CareFlex specialist seating incorporates effective functions and controls that offer a solution for balancing the four key considerations when choosing a chair: comfort, independence, posture control, and pressure relief.

Tilt-in-space:

  • Tilt-in-space allows the reclining angle of the chair to be changed without adjusting the user’s hip and knee angle – the whole seating system tilts posteriorly
  • Tilt-in-space can improve pelvic stability without affecting the user’s critical angles for sitting, assist with head control, and promote safety by preventing the user from sliding down the chair
  • It promotes energy management by bringing the user into a tilted resting position for a period of time to recuperate before returning upright to continue with activities of daily living
  • It encourages pressure redistribution as repositioning the user against the forces of gravity in different degrees of tilt can redistribute pressure and ultimately reduce the risk of pressure injury; even a 20° posterior seat tilt can reduce pressure under the pelvis1
  • Tilt-in-space can be effective for the management of the following postural challenges:
  • Tilt-in-space can also assist with hoisting and positioning by utilising gravity to bring the pelvis down into the back of the chair; therefore, reducing the effort required by the user’s support network
  • There are times when tilt-in-space may be contra-indicated, or its use needs to be fully risk assessed and closely monitored, including for users with swallowing difficulties, those who require the use of a tray, or those with catheters; a comprehensive assessment is vital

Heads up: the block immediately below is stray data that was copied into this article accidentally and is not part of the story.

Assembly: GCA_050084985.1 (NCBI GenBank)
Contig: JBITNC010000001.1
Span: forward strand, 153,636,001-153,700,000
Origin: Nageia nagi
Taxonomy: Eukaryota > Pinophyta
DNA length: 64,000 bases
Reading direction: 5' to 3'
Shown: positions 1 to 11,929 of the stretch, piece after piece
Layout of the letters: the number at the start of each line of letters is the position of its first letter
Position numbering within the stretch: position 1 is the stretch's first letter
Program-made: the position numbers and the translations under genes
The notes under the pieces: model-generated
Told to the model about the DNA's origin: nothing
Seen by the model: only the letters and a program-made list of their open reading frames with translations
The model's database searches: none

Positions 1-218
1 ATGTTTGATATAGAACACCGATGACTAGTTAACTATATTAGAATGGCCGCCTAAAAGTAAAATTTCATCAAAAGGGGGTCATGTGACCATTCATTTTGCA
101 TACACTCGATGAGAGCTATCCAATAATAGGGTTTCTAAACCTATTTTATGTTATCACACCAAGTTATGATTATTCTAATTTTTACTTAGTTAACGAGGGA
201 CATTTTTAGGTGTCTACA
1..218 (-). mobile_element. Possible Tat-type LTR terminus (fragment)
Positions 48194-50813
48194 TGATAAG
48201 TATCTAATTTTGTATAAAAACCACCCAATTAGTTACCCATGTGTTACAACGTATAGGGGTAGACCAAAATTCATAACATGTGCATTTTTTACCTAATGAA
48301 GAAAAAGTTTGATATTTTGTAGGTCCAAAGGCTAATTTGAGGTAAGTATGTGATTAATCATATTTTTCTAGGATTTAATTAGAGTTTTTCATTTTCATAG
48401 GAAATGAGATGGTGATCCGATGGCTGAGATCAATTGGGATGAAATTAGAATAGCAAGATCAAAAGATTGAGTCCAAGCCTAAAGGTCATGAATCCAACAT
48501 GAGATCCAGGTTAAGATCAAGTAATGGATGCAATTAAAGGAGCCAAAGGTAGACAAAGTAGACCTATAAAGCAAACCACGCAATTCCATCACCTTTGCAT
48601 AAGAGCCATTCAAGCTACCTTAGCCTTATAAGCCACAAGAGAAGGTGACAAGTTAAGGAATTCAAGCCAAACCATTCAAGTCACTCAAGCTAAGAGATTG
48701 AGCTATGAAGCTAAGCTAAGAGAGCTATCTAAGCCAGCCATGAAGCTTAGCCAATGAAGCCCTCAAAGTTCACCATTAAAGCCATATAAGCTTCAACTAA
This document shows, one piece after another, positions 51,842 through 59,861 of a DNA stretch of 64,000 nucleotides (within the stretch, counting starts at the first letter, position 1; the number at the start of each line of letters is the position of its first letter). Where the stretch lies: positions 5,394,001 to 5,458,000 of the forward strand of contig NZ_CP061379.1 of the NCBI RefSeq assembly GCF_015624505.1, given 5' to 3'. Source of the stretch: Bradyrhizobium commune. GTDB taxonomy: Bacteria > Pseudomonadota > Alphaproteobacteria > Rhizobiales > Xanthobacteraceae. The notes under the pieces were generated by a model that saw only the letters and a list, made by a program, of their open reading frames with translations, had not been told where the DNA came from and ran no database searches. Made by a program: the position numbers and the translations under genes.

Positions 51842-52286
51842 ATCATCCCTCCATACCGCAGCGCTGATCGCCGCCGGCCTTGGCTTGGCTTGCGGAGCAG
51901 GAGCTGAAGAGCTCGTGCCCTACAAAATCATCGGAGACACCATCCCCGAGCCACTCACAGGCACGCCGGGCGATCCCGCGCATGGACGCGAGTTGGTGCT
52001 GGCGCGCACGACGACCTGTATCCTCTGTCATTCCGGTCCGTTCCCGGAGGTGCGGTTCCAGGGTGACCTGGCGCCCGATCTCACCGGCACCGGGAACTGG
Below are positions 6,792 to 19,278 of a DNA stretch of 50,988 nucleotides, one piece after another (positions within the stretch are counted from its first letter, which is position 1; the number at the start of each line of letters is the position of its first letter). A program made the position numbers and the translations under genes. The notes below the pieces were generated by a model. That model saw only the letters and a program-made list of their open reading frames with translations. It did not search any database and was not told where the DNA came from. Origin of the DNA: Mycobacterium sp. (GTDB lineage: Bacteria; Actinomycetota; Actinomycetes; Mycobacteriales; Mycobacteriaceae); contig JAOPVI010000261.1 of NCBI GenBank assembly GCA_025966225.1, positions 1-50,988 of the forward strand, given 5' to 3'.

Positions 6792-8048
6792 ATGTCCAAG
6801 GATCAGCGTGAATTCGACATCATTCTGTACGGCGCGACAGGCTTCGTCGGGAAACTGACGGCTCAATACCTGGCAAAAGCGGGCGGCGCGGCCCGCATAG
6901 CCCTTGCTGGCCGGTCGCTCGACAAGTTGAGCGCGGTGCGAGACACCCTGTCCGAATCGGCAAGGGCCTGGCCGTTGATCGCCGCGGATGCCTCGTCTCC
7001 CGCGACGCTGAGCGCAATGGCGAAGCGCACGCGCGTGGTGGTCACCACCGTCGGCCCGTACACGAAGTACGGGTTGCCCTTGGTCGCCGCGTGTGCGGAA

Back angle recline:

  • Back angle recline adjusts the angle between the chair and seat back, which has an effect on the hip angles
  • Back angle recline promotes comfort, stability, relaxation and energy management for the user
  • It can be adjusted to alleviate pain or discomfort associated with hip joint problems
  • It can reduce abdominal pressure for users with obesity
  • It can also relieve hamstrings muscle tension if the leg rest is elevated
  • Back angle recline can be effective for the management of the following postural challenges:
  • Back angle recline must be used appropriately following a comprehensive assessment due to the risk of increasing friction and shear forces, encouraging an extensor tone thrust, and the user sliding down the chair

Tilt-in-space and back angle recline – what is the difference?

  • The main difference is the effect the functions have: back angle recline opens up the hip angle, while tilt-in-space allows the user to recline without affecting the hip angle
  • Often, the functions are most effective when used in conjunction; tilting the seating system posteriorly before opening up the hip angle will help maintain stability
  • When used together, there can also be a positive effect on pressure redistribution; 25° tilt combined with 120° recline can be effective in providing both muscle and skin perfusion at the pelvis2

Leg rests:

  • Leg rests are important to encourage lower limb alignment and aid pelvic stability; channeled leg rests may be indicated for user’s who find it difficult to keep their lower limbs in midline
  • Elevating leg rests can be used to lift a user’s lower legs to provide a relaxing position
  • Raising the legs above hip level for 30 minutes, three to four times a day, may also help improve swelling and encourage circulation, which can help manage pain3
  • Using tilt-in-space and leg rest elevation in combination to raise the lower legs higher than the hips is more comfortable than elevating the legs with the knees fully extended